Reference > Anthologies > Warner, et al., eds. > The Library > Verse
  PREVIOUSNEXT  

CONTENTS · GENERAL INDEX · QUICK INDEX · SONGS & LYRICS · BIOGRAPHIES
READER’S DIGEST · STUDENT’S COURSE · PORTRAITS · BIBLIOGRAPHIC RECORD
C.D. Warner, et al., comp.  The Library of the World’s Best Literature.
An Anthology in Thirty Volumes.  1917.
 
Orion
By Charles Tennyson Turner (1808–1879)
 
HOW oft I’ve watched thee from the garden croft,
  In silence, when the busy day was done,
Shining with wondrous brilliancy aloft,
  And flickering like a casement ’gainst the sun!
I’ve seen thee soar from out some snowy cloud,        5
  Which held the frozen breath of land and sea,
Yet broke and severed as the wind grew loud—
  But earth-bound winds could not dismember thee,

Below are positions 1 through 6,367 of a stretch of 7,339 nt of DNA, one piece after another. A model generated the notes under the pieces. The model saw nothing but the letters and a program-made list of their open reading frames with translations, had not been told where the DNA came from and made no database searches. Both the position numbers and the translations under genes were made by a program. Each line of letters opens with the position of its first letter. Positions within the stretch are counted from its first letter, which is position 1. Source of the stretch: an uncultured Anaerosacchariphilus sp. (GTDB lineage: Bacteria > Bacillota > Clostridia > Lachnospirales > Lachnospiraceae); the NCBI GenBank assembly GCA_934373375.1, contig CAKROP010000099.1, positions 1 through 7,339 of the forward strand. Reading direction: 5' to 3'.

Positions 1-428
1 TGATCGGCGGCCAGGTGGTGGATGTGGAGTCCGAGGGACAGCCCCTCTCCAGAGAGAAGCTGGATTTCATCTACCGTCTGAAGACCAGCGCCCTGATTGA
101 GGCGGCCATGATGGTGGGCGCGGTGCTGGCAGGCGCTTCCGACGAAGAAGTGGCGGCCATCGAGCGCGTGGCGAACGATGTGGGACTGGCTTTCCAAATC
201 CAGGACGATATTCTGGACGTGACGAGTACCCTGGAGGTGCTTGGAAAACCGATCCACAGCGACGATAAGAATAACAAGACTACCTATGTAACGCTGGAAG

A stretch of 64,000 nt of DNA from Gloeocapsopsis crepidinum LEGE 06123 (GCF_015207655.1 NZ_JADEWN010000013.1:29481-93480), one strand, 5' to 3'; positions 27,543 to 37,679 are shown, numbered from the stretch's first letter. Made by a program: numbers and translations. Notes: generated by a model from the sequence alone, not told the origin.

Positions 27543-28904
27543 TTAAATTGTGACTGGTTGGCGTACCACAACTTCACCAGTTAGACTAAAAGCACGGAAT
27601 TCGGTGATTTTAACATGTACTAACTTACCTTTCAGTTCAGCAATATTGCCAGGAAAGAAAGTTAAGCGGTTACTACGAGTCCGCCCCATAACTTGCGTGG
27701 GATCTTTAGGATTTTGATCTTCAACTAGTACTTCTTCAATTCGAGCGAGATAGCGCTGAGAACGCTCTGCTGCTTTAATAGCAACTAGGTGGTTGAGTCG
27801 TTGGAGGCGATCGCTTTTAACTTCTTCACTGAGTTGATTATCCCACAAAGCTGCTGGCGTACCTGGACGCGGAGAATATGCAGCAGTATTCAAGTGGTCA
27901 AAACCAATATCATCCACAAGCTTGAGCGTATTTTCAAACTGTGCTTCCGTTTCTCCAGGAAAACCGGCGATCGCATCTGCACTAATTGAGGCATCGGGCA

Nor shake thy frame of jewels: I have guessed
  At thy strange shape and function, haply felt        10
  The charm of that old myth about thy belt
And sword; but most, my spirit was possessed
By His great Presence, who is never far
From his light-bearers, whether man or star.
 
 
CONTENTS · GENERAL INDEX · SONGS & LYRICS · BIOGRAPHICAL DICTIONARY
READER’S DIGEST · STUDENT’S COURSE · BIBLIOGRAPHIC RECORD
  PREVIOUSNEXT  
 

Shakespeare · Bible · Strunk · Anatomy · Nonfiction · Quotations · Reference · Fiction · Poetry
© 1993–2015 Bartleby.com · [Top 150] · Subjects · Titles · Authors · World Lit.